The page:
After so many dormant years, it is perhaps no surprise that West Bromwich Albion retain a nostalgic fondness for more prosperous days. A taped commentary of Jeff Astle scoring the extra-time winner in the 1968 FA Cup final was played before kick-off last night, but ultimately the romantic notion of this old club going on to emulate that success was extinguished here, as it has so often before.
Instead Fulham, a club with sentimental tendencies of their own, deserve the place in the semi-finals that Steve Marlet's goal at the outset of the second half secured. Having triumphed 1-0 on 14 occasions this season, West Brom were given a taste of their own medicine and, quite frankly, they would have found it unpalatable.
On a historical level, of course, West Brom had a sound argument for being Fulham's superiors in this competition. The memories are beginning to fade, but the corridors here at the Hawthorns are lined with black and white photographs from the 10 finals they have reached, emerging victorious on five occasions.
In stark contrast, Fulham's solitary appearance in the final came in 1975, when Mohamed Al Fayed might have confused a football for a melon and Bobby Moore's talismanic influence was unable to prevent a 2-0 defeat against his former employers West Ham.
Fulham's achievements in the FA Cup since then could be written on the back of a half-time lottery ticket, and West Brom had not navigated a passage to the semi-finals for 20 years. In other words, both clubs have recruited a greater number of famous fans than famous Cup moments over the last two decades.
Fulham have loftier ambitions these days. Calm and cultured, they swiftly emphasised the gulf in status with their elaborate patterns, operating under the Tigana philosophy that surrendering possession should be perceived as a sin. Yet it was to the immense credit of the home side that, even in those long queasy spells when their opponents clearly belonged to a different tier, they seldom seemed afflicted by any kind of inferiority complex.
The irony was that, for all of Fulham's showboating, West Brom's more direct, rigid style of play seemed equally capable of troubling the opposition defence. Megson's players will, indeed, reflect on possibly the finest chance of a frantic opening period when Edwin van der Sar dithered at a Neil Clement corner and the imposing figure of Danny Dichio directed a downward header goalwards only for it to be cleared off the line by John Collins.
Van der Sar was otherwise untroubled in the first half although, given how much time Fulham spent cherishing the ball, it was typical of the side's frugality this season that Russell Hoult did not have a save to make until the 44th minute, when Luis Boa Morte teed up Louis Saha for a powerful volley that was blocked by the goalkeeper's feet.
It was to Megson's great distress, therefore, that within 60 seconds of the restart his players had surrendered parity, particularly to such a bread-and-butter set-play.
After harrying the Fulham forwards to such effect throughout the opening exchanges, the West Brom defenders went absent without leave. Steed Malbranque, the catalyst behind so many of Fulham's more incisive thrusts, swung over a free-kick from the left and Marlet's header, totally unchallenged, was crisp and accurate.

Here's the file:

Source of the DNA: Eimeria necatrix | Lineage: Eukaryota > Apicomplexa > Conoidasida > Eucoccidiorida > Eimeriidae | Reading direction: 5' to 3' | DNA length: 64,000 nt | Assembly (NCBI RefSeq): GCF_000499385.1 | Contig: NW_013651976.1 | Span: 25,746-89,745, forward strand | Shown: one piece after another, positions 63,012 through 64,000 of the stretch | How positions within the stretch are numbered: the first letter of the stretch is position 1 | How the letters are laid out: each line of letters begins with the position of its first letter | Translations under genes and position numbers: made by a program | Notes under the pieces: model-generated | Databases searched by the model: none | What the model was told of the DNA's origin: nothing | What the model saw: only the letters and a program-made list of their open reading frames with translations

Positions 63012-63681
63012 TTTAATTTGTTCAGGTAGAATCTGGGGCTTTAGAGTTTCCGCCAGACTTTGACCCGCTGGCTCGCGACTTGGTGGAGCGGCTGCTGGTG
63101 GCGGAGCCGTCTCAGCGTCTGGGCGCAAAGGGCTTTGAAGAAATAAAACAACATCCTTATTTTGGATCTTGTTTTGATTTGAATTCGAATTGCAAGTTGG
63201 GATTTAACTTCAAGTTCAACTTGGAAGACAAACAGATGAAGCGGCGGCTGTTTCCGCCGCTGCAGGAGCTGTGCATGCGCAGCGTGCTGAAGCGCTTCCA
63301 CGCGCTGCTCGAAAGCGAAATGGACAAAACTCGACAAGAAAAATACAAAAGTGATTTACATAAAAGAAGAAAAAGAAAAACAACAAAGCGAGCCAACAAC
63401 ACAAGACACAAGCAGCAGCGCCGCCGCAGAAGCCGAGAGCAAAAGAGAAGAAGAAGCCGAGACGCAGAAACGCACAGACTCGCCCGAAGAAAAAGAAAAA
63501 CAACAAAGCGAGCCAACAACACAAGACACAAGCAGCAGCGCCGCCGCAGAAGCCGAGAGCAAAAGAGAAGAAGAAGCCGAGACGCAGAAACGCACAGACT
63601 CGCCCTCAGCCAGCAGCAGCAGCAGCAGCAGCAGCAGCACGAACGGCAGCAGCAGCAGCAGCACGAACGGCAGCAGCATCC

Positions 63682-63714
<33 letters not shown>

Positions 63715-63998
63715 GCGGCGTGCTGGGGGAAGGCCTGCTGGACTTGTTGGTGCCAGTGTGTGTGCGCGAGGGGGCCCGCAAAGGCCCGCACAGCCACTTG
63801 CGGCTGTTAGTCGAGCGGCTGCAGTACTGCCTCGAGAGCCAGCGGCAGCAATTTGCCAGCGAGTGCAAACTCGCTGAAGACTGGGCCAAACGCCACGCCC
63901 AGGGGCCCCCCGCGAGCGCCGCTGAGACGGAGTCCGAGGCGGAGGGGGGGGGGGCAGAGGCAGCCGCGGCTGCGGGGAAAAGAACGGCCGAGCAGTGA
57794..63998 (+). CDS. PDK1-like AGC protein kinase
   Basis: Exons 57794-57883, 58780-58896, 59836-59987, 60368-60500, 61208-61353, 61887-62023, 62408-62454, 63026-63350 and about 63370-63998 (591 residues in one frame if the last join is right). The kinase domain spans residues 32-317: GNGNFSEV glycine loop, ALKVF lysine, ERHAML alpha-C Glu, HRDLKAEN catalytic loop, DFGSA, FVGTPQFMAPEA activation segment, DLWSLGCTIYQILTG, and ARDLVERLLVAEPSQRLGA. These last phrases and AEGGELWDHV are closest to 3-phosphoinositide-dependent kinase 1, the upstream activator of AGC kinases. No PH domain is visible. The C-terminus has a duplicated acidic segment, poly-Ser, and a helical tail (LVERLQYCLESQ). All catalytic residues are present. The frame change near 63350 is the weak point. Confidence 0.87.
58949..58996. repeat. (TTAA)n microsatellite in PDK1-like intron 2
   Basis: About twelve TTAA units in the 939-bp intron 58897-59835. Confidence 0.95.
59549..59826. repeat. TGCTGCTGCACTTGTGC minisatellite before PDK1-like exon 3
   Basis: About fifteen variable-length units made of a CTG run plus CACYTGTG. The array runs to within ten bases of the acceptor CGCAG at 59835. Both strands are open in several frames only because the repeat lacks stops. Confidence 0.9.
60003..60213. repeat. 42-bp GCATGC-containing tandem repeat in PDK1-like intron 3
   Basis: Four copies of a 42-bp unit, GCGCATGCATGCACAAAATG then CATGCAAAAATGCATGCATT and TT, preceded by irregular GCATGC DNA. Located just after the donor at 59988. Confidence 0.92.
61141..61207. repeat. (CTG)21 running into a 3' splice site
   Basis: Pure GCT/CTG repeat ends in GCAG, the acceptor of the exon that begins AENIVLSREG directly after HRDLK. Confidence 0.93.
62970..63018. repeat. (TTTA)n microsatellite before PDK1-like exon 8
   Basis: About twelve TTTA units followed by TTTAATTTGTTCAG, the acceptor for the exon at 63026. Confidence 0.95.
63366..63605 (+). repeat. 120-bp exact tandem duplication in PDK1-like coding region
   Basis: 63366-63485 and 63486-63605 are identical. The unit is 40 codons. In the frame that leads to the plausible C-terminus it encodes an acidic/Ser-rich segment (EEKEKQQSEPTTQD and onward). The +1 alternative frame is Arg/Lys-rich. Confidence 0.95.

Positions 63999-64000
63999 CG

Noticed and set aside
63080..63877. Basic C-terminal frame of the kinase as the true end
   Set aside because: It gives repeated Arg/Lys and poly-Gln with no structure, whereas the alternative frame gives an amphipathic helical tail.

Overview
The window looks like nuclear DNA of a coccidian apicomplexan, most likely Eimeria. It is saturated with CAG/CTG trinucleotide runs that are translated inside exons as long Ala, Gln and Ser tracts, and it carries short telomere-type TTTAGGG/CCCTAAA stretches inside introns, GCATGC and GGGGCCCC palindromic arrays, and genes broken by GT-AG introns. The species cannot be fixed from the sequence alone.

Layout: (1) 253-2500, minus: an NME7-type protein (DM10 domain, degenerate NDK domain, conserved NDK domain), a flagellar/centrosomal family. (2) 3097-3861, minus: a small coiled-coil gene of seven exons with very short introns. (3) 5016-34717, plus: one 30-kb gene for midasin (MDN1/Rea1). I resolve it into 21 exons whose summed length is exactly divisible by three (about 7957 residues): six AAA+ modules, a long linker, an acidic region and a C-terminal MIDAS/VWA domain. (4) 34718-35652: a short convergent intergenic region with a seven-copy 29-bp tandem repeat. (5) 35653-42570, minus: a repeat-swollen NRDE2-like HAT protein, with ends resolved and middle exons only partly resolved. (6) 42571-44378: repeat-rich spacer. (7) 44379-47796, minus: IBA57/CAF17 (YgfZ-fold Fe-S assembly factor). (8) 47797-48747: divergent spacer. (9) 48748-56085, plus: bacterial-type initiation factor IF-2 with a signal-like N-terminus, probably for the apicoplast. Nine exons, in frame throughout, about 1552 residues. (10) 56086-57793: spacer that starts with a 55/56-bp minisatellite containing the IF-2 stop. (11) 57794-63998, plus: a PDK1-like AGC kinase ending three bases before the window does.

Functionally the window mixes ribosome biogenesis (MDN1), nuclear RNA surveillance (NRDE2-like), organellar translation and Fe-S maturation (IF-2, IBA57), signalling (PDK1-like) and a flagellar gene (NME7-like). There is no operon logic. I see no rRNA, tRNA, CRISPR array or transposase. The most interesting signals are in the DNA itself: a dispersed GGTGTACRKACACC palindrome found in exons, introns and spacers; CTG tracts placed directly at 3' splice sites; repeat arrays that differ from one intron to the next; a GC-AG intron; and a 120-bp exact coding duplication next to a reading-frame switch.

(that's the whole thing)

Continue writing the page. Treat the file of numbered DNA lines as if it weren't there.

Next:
Had Saha retained a modicum of composure a minute later after Malbranque and Steve Finnan had combined to fashion a simple opportunity, the damage to West Brom could have been irreparable.
Slowly but surely, however, the hosts began to emerge as an attacking force. Bob Taylor's 53rd-minute introduction invigorated the home team and their supporters, and Van der Sar had to be alert to claw away the striker's effort soon afterwards.
Van der Sar looked hesitant when dealing with crosses all evening, but Fulham were worthy winners. For Albion, the talk will remain of the past rather than the present.
THE FA Cup quarter-finals did not save their best until last. The fourth of the weekend's ties was hardly top-of-the-bill stuff though Fulham will not care about such matters as Steve Marlet's second-half goal earned them a place in the last four.
One lapse of concentration in defence cost West Brom dearly but the First Division club will have the ample consolation of entertaining Fulham again next season if they capitalise on their League position and win promotion.
Fulham arrived in the wake of four consecutive defeats and while they have hardly set the Premiership alight Jean Tigana's well-drilled side deserve praise for the way they have consolidated their position in their first season among English football's elite.
They now stand one victory from the FA Cup final after withstanding a late onslaught from the `Baggies', whose confidence had been boosted by winning 10 of their previous 14 matches.
It was a typical Fulham display, giving little away and pouncing on one of the few goal-scoring opportunities that came their way.
Purists may shake their heads at the sight of only one English player, Rufus Brevett, in Fulham's starting line-up but Tigana's multi-national team may yet give their colourful chairman Mohamed Fayed a day in football's limelight at the Millennium Stadium, Cardiff in May.
The emotions of the managers on the touchline could hardly have been more contrasting.
While Albion's animated Gary Megson lived every kick, header and tackle as he prowled the technical area, Tigana barely moved, his emotions betraying nothing as he sucked on his trademark toothpick.
In fairness to Tigana there was little to get excited about, especially during a first half high on pace and power but low on precision and product.
Fulham, with no natural width, inevitably followed the ball into the centre which meant much of the game was played in a crowded midfield.
There was much huff and puff though the football was hardly breathtaking. The ball was given away with frustrating frequency so play became disjointed with little pattern or rhythm and there were just two goalworthy attempts in the first 45 minutes.